Vision Myths

Daily Health Solutions, Healthy Aging, Healthy Living
on August 19, 2011
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Vision has its share of old wives’ tales, including everything from habits that will cause permanent damage to your sight to dietary cures for vision loss. While some of these are fairly obviously not true, some vision myths may surprise you. We can tell you right up front that your eyes won’t get stuck if you cross them, and babies don’t really see very much when they’re born — despite beliefs to the contrary. Modern science has helped debunk most vision myths, as well as offer possible explanations for real-life issues.

Eye strain. How many people have been told they’ll go blind from reading in dim light or from sitting too close to the TV? While these practices may cause eye strain, it is no more permanent than the soreness from overworking muscles on a particularly vigorous day at the gym. In fact, many children can actually focus on things much closer and for longer periods of time than adults can without even suffering eye strain.

Diet. Eat your carrots, they’ll help you see. Or — not. While carrots do have nutrients that are important for eyesight (and a number of other bodily functions), they aren’t any more potent or selective than many other types of fruit and vegetables. Taking your multivitamins or following USDA dietary regulations for fresh produce consumption will have just as much — if not more — positive effect on your vision.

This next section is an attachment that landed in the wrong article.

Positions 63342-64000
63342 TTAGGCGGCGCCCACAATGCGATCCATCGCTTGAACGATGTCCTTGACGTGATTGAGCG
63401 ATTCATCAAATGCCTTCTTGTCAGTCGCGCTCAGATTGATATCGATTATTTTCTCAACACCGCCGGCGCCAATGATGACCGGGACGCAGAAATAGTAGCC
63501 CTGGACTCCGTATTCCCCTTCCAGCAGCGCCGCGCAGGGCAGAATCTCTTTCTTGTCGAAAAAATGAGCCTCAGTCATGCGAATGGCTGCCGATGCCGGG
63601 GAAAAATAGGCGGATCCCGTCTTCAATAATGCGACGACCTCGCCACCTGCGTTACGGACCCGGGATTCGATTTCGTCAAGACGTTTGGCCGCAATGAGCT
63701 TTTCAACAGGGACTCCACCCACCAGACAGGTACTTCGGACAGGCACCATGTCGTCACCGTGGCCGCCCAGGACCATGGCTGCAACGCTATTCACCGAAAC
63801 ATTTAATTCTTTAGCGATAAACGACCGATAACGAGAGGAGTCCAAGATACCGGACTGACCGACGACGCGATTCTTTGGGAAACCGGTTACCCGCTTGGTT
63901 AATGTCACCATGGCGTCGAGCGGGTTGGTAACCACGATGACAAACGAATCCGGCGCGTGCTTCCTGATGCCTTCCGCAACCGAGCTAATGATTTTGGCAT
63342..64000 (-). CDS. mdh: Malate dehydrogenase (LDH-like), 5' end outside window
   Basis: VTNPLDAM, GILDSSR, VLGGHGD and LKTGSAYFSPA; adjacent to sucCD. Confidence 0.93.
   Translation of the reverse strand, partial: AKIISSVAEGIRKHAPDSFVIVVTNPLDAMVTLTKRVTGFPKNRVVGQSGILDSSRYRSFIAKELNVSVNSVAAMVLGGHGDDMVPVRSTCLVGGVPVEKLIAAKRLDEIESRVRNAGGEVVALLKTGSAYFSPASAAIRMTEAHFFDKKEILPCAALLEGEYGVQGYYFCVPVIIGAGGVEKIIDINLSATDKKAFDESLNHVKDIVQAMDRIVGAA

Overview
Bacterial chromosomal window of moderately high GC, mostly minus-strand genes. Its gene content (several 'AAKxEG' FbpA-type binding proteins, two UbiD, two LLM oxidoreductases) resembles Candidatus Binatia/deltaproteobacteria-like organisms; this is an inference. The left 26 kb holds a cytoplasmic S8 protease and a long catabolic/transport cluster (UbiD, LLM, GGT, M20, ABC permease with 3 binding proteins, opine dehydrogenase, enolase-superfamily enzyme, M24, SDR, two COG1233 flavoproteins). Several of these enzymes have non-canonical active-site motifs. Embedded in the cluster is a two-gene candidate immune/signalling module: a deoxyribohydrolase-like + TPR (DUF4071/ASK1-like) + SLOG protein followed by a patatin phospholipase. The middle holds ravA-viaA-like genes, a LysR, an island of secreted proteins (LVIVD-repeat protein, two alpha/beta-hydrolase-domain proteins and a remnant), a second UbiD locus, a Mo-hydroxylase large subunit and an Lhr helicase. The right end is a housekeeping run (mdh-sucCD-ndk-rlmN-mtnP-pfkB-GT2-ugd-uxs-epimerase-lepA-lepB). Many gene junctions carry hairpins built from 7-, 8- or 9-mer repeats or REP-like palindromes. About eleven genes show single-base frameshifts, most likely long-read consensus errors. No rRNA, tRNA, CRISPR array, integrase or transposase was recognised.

Ability to see. Some people believe that it’s normal not to be able to see at night and that wearing glasses can make your eyes dependent, worsening your uncorrected vision. According to the Wisconsin Department of Health Services, “Night blindness can be a symptom of an eye disease called retinitis pigmentosa and should be checked out by an eye doctor.” As for the glasses, wearing the right prescription won’t hurt your eyes and certainly won’t encourage them to get worse; on the other hand, not wearing glasses when you should may cause headaches and eye strain.

Symptoms from eye problems. Possibly one of the most prevalent vision myths, and one of the most difficult to identify as a myth, is that any eye problems will affect your vision or cause pain. On the contrary, most serious vision problems do not have any symptoms until they have already caused permanent damage. The only way to detect a lot of these problems early enough is through regular eye examinations.